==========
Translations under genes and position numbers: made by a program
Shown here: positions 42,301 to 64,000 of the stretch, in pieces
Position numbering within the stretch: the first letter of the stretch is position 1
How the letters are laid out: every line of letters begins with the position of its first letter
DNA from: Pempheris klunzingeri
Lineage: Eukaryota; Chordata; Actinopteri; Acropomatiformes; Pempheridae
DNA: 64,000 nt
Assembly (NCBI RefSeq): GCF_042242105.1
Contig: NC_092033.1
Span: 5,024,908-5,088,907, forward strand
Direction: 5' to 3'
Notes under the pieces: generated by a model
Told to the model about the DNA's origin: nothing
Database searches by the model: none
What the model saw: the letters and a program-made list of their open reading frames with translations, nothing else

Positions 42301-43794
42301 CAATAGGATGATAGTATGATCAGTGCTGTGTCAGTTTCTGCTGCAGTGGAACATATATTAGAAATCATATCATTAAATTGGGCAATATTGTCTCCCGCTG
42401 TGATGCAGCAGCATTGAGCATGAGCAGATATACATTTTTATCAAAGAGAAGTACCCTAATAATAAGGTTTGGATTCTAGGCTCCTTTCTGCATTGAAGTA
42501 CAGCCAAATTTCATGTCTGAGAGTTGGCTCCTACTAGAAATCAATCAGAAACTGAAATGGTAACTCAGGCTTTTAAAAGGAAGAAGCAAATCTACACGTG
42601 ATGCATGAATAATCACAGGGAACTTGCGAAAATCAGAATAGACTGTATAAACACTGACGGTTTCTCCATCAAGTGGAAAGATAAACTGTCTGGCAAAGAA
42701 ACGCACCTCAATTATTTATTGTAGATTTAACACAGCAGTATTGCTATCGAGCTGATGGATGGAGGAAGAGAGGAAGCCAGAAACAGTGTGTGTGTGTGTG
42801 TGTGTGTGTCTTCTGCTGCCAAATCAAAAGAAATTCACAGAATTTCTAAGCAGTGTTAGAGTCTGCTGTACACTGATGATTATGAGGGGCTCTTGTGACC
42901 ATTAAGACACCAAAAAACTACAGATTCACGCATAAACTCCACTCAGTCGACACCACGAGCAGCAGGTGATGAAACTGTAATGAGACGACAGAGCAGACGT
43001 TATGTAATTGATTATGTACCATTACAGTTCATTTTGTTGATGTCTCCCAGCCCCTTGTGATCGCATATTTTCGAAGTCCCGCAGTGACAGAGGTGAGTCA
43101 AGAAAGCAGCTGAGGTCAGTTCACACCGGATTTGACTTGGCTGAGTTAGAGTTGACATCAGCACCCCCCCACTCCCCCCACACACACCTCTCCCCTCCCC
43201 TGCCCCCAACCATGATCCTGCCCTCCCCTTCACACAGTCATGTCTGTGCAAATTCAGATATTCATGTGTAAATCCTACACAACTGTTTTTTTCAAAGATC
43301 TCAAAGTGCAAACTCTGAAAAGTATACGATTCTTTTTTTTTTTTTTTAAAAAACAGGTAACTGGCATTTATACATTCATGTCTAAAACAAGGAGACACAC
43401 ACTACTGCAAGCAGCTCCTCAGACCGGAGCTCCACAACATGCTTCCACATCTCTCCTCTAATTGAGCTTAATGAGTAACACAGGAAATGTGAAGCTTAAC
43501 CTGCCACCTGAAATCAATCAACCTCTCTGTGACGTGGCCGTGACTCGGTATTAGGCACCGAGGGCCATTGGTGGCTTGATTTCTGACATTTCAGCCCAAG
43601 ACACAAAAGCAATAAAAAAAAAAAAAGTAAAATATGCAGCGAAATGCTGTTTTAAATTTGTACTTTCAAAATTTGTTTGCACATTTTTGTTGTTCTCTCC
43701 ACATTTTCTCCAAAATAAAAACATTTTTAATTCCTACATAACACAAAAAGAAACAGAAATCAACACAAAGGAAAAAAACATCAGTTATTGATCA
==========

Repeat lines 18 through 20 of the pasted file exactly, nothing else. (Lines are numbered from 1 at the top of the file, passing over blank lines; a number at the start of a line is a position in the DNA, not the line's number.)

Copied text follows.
42401 TGATGCAGCAGCATTGAGCATGAGCAGATATACATTTTTATCAAAGAGAAGTACCCTAATAATAAGGTTTGGATTCTAGGCTCCTTTCTGCATTGAAGTA
42501 CAGCCAAATTTCATGTCTGAGAGTTGGCTCCTACTAGAAATCAATCAGAAACTGAAATGGTAACTCAGGCTTTTAAAAGGAAGAAGCAAATCTACACGTG
42601 ATGCATGAATAATCACAGGGAACTTGCGAAAATCAGAATAGACTGTATAAACACTGACGGTTTCTCCATCAAGTGGAAAGATAAACTGTCTGGCAAAGAA